This is the stately plot of the Kenan family. Outside of the mausoleum, there are family members buried in the large circular plot. It is located in the Oakdale Cemetery. The winged cherub at the top of the mausoleum represents innocence.
Founded in 1852, the Piney Woods Primitive Baptist Church is located in the crossroads town called Rico, which now makes up the town Chattahoochee Hills. It has a mixture of box slab crypts, seashell-covered graves, field stone markers, and traditional late 1800s headstones.
The church moved from the site by 1856, but the cemetery remained active until 1900. One side of the cemetery contains burials with no markers. It’s believed they are for men and women born into slavery of the church’s founders and the town of Rico.
The seashell-covered graves were a Southern phenomenon. In the Christian tradition, they represent a person’s travels through life, and the final passage involves crossing water into the promised land. An article that provides further details can be read here.
Flannery O’Connor (1925-1964) was an American writer for her novels and short stories. Her final resting place is next to her parents in Memory Hill Cemetery in Milledgeville, Georgia. Despite being born in Savannah, Milledgeville was Flannery’s home. Her family moved there when she was fifteen and lived there until her passing at 39. Her childhood home and the family farm, Andalusia, still stand in Milledgeville.
Whenever I’ve visited her grave, there have been flowers and other mementos. When I took this photo, someone(s) had left behind coins as a sign that someone visited. The IHS symbol stands for Iesus Hominum Salvator, which means Jesus, savior of mankind, or it can stand for the first three letters of Jesus’s name, iota eta sigma.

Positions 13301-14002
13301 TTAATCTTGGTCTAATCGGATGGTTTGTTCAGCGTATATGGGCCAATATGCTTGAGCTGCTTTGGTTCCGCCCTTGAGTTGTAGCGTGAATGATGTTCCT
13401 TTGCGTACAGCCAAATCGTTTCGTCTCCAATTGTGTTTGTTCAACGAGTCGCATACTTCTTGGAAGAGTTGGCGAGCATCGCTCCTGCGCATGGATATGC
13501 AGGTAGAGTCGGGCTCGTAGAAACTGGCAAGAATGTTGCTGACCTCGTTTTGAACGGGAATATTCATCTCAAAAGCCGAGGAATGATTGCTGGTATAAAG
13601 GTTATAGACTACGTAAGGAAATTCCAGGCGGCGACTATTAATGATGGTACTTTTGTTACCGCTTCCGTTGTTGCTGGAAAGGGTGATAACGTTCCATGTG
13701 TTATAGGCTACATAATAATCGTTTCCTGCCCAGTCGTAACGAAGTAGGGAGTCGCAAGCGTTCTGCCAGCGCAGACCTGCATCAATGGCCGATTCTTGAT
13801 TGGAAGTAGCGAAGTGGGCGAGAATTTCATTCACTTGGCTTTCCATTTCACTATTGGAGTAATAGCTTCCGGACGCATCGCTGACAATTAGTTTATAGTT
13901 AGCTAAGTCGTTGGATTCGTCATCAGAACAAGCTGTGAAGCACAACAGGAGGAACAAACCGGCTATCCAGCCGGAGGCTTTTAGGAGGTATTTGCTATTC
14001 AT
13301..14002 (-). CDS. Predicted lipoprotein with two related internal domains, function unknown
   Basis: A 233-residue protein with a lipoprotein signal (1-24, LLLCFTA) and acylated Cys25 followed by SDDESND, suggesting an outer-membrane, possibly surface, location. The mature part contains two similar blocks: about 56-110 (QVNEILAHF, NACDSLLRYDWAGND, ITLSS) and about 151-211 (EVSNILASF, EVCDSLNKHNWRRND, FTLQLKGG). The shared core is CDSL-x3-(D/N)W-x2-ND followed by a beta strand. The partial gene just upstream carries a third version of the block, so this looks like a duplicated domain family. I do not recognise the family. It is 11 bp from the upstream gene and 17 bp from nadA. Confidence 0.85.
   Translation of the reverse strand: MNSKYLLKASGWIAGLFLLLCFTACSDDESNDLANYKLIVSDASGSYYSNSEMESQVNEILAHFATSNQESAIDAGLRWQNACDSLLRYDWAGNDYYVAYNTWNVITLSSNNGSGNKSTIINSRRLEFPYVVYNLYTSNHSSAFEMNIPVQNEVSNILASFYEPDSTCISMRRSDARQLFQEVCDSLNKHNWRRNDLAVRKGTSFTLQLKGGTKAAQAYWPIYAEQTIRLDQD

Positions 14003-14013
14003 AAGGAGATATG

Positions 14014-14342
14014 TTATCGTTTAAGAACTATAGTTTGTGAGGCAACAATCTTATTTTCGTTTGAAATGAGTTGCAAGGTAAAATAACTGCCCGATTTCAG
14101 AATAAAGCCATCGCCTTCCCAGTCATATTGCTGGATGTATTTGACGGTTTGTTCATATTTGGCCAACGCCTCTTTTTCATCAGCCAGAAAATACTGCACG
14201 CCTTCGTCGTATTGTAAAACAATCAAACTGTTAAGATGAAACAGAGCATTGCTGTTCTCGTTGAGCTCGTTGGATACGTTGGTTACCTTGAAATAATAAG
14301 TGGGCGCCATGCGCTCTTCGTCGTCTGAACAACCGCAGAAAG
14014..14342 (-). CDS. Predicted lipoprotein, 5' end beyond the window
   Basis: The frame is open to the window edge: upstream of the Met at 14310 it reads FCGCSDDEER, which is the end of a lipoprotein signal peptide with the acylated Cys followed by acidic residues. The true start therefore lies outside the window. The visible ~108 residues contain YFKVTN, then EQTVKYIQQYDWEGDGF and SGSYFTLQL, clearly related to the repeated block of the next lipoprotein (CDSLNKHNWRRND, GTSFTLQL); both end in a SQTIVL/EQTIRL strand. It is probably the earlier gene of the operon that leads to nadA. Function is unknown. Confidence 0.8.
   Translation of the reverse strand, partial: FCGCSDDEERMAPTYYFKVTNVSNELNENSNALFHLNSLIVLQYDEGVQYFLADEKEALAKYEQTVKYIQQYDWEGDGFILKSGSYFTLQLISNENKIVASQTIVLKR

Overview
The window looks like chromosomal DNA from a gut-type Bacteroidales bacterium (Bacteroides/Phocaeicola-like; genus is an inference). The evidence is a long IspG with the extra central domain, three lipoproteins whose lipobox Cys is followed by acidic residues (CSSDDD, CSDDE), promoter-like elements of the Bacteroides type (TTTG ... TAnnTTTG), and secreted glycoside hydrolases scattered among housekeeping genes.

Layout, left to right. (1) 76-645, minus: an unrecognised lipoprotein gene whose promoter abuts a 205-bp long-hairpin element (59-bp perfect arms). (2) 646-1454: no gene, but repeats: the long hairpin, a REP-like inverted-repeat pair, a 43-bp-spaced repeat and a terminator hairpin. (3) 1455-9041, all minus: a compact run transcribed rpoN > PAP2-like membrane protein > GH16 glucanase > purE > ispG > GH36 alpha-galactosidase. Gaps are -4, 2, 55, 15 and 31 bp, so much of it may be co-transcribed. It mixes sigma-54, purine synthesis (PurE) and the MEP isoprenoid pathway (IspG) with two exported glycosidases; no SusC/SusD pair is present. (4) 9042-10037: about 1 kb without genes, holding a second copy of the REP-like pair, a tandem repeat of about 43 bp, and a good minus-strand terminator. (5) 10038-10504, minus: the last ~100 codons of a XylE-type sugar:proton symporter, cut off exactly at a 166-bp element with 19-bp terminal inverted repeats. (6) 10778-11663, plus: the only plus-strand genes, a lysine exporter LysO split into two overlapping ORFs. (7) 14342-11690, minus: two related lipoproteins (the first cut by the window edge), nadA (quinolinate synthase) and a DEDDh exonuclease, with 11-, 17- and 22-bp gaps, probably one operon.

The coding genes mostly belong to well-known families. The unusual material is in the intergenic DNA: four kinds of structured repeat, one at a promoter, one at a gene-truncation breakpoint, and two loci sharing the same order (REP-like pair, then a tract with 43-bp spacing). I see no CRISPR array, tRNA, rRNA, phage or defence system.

Founded in 1860, New Park Cemetery is one of the early cemeteries in Fort Gaines, Georgia. The cemetery contains many examples of markers representing the years it’s been active. One of the more unusual aspects of the cemetery is that there is a Victorian gazebo built in 1880 that sits atop a Native American burial ground, believed to be at least 1000 years old. Like the Kolomoki Mounds, it is believed this was built by the Swift Creek and Weeden Island people.
Josie Arlington was a well-known madam in New Orleans. Before her death, she purchased this plot in Metairie Cemetery and commissioned to have this tomb built. Upon her death, she was briefly interred and then removed to an unknown burial plot when her family fought over her estate.
Jose Morales, a local lawyer, bought the tomb for his wife and children. This stirred controversy among community members, and her tomb attracted attention. At one point, a red light was installed close to her tomb and it looked like the tomb was on fire. The light was later removed.
To date, the Metairie staff have not revealed where Josie is buried.
This tomb and sculpture are listed as part of the Smithsonian’s Save our Sculpture! project and is listed on the Inventory of American Sculpture.
Both monument stand next to each other with the words, “Erected by their mother.” Their mother, Susan, passed away in 1876. The poignant angel weeks and the clocks, with their hands inching towards midnight, illustrate Victorian iconography.
These monuments can be found in the Church Street Graveyard in Mobile, Alabama. While a small cemetery, there are many interesting monuments contained within its walls.